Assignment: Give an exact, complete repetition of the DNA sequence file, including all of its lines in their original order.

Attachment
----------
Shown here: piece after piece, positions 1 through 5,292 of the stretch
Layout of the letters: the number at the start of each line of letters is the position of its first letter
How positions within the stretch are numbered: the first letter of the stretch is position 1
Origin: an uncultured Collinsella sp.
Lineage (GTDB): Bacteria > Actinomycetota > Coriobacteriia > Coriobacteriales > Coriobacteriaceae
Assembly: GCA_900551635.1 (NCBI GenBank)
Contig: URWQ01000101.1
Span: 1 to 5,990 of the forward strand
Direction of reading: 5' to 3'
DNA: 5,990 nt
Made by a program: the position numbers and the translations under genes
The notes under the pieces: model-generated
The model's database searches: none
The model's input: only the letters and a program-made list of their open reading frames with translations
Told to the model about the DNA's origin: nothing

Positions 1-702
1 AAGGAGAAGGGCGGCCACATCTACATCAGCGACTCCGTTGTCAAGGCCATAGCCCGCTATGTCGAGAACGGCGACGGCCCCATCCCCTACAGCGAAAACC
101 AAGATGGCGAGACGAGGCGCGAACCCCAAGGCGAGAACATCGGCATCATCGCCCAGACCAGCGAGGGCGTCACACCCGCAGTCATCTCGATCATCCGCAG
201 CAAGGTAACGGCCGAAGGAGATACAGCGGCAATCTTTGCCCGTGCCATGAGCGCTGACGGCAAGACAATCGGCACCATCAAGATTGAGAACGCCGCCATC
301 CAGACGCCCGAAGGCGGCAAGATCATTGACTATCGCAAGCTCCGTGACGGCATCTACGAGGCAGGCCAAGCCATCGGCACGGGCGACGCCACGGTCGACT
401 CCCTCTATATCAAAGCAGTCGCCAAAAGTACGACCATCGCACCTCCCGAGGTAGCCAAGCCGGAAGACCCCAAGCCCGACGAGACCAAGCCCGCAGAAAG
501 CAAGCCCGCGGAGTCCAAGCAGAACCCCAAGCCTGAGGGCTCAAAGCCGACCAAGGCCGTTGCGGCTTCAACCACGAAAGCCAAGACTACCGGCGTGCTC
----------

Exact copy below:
Shown here: piece after piece, positions 1 through 5,292 of the stretch
Layout of the letters: the number at the start of each line of letters is the position of its first letter
How positions within the stretch are numbered: the first letter of the stretch is position 1
Origin: an uncultured Collinsella sp.
Lineage (GTDB): Bacteria > Actinomycetota > Coriobacteriia > Coriobacteriales > Coriobacteriaceae
Assembly: GCA_900551635.1 (NCBI GenBank)
Contig: URWQ01000101.1
Span: 1 to 5,990 of the forward strand
Direction of reading: 5' to 3'
DNA: 5,990 nt
Made by a program: the position numbers and the translations under genes
The notes under the pieces: model-generated
The model's database searches: none
The model's input: only the letters and a program-made list of their open reading frames with translations
Told to the model about the DNA's origin: nothing

Positions 1-702
1 AAGGAGAAGGGCGGCCACATCTACATCAGCGACTCCGTTGTCAAGGCCATAGCCCGCTATGTCGAGAACGGCGACGGCCCCATCCCCTACAGCGAAAACC
101 AAGATGGCGAGACGAGGCGCGAACCCCAAGGCGAGAACATCGGCATCATCGCCCAGACCAGCGAGGGCGTCACACCCGCAGTCATCTCGATCATCCGCAG
201 CAAGGTAACGGCCGAAGGAGATACAGCGGCAATCTTTGCCCGTGCCATGAGCGCTGACGGCAAGACAATCGGCACCATCAAGATTGAGAACGCCGCCATC
301 CAGACGCCCGAAGGCGGCAAGATCATTGACTATCGCAAGCTCCGTGACGGCATCTACGAGGCAGGCCAAGCCATCGGCACGGGCGACGCCACGGTCGACT
401 CCCTCTATATCAAAGCAGTCGCCAAAAGTACGACCATCGCACCTCCCGAGGTAGCCAAGCCGGAAGACCCCAAGCCCGACGAGACCAAGCCCGCAGAAAG
501 CAAGCCCGCGGAGTCCAAGCAGAACCCCAAGCCTGAGGGCTCAAAGCCGACCAAGGCCGTTGCGGCTTCAACCACGAAAGCCAAGACTACCGGCGTGCTC